Typhon blue, who sometimes comments here at QRGHQ, is, according to her profile on her own blog:
‘a Canadian in her thirties. She writes about the state of decay in the relationship between the genders in our culture with a focus on men’s vulnerability and women’s agency.
She is also currently working on a sci-fi webcomic about conflicting world views and colonial arrogance.’
Typhon has made a fascinating vlog about the problems with patriarchy theory.
She has called the traditional feminist view of patriarchy, where all men share power and dominance over all women, because they’re men, ‘patriarchy 1.0’
And she calls her own theory of a more nuanced system of gendered power, ‘patriarchy 2.0’.
In particular, typhon introduces a concept called ‘apexuality’. She says that ‘apexuals’, who I think she conceptualises as ‘male-bodied’, are people who achieve power in hierarchies. And, contrary to feminism’s patriarchy 1.0 theory she says these apexuals do not achieve power based on their commonalities with other men, but rather by distinguishing themselves from them. The search for ‘uniqueness’ is a key part of the search for power. And ‘apexuals’ have to sacrifice their ‘maleness’ as an identity in order to achieve high status roles.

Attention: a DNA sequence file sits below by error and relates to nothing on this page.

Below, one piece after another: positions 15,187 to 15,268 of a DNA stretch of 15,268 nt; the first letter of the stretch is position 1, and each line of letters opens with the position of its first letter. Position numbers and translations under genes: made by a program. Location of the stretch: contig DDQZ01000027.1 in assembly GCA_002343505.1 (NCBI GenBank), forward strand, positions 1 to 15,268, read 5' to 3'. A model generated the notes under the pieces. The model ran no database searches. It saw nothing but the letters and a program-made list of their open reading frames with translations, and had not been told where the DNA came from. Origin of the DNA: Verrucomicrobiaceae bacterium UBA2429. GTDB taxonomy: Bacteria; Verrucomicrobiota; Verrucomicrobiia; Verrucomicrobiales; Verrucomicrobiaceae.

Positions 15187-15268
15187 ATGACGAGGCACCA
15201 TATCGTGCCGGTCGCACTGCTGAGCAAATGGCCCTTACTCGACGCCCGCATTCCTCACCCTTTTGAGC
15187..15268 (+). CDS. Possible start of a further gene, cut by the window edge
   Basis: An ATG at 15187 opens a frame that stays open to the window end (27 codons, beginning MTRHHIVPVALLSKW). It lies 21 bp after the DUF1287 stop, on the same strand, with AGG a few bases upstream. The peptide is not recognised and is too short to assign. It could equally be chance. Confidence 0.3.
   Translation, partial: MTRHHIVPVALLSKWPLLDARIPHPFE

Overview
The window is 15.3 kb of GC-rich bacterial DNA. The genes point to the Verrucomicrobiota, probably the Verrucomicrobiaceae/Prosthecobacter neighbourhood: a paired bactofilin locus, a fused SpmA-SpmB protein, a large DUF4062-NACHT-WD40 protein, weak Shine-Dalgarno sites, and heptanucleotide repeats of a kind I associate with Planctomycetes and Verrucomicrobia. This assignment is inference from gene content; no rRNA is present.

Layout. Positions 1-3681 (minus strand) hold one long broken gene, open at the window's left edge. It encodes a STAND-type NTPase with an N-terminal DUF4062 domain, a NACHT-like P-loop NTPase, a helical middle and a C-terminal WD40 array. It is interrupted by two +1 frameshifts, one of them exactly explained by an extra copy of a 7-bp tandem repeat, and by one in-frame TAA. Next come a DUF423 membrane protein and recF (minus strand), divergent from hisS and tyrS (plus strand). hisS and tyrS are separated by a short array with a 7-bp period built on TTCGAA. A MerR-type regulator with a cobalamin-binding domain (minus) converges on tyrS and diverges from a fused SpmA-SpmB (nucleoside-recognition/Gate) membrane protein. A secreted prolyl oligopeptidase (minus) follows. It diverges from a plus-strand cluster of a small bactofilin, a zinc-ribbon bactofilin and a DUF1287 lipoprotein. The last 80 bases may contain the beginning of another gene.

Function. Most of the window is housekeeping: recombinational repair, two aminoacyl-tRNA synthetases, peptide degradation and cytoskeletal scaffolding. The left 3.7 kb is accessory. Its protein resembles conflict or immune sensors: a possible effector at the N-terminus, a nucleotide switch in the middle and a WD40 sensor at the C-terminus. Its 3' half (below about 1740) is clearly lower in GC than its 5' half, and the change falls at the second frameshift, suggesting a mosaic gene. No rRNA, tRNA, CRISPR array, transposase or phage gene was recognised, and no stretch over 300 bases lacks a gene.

So feminists ideas about men working together as a kind of ‘team’ are rejected by typhon’s analysis.
I agree with her, if I have understood her correctly. I think we live in very ‘individualistic’ times.
She also says women do not achieve the same kind of power in hierarchies as men, because women are less likely to sacrifice their ‘female’ or ‘woman’ identity in the search for power. And, as a result, more likely to identify with other women, and the commonalities they share.
I am not quite so sure about this, as I think some women gain power by invoking their ‘femininity’. I think Margaret Thatcher did, and Princess Diana, and say, Dolly Parton. I’m sure they trod on a few female toes to get where they did, too.
I am also not quite sure about what typhon’s theory of apexuality means for social change. If women are gaining more powerful positions, and more earning power, how does this fit in with the ‘apexual’ hierarchy as it is now. How does change occur within it?
Anyway it is interesting stuff and I’d love to hear some thoughts from typhon and other people about it!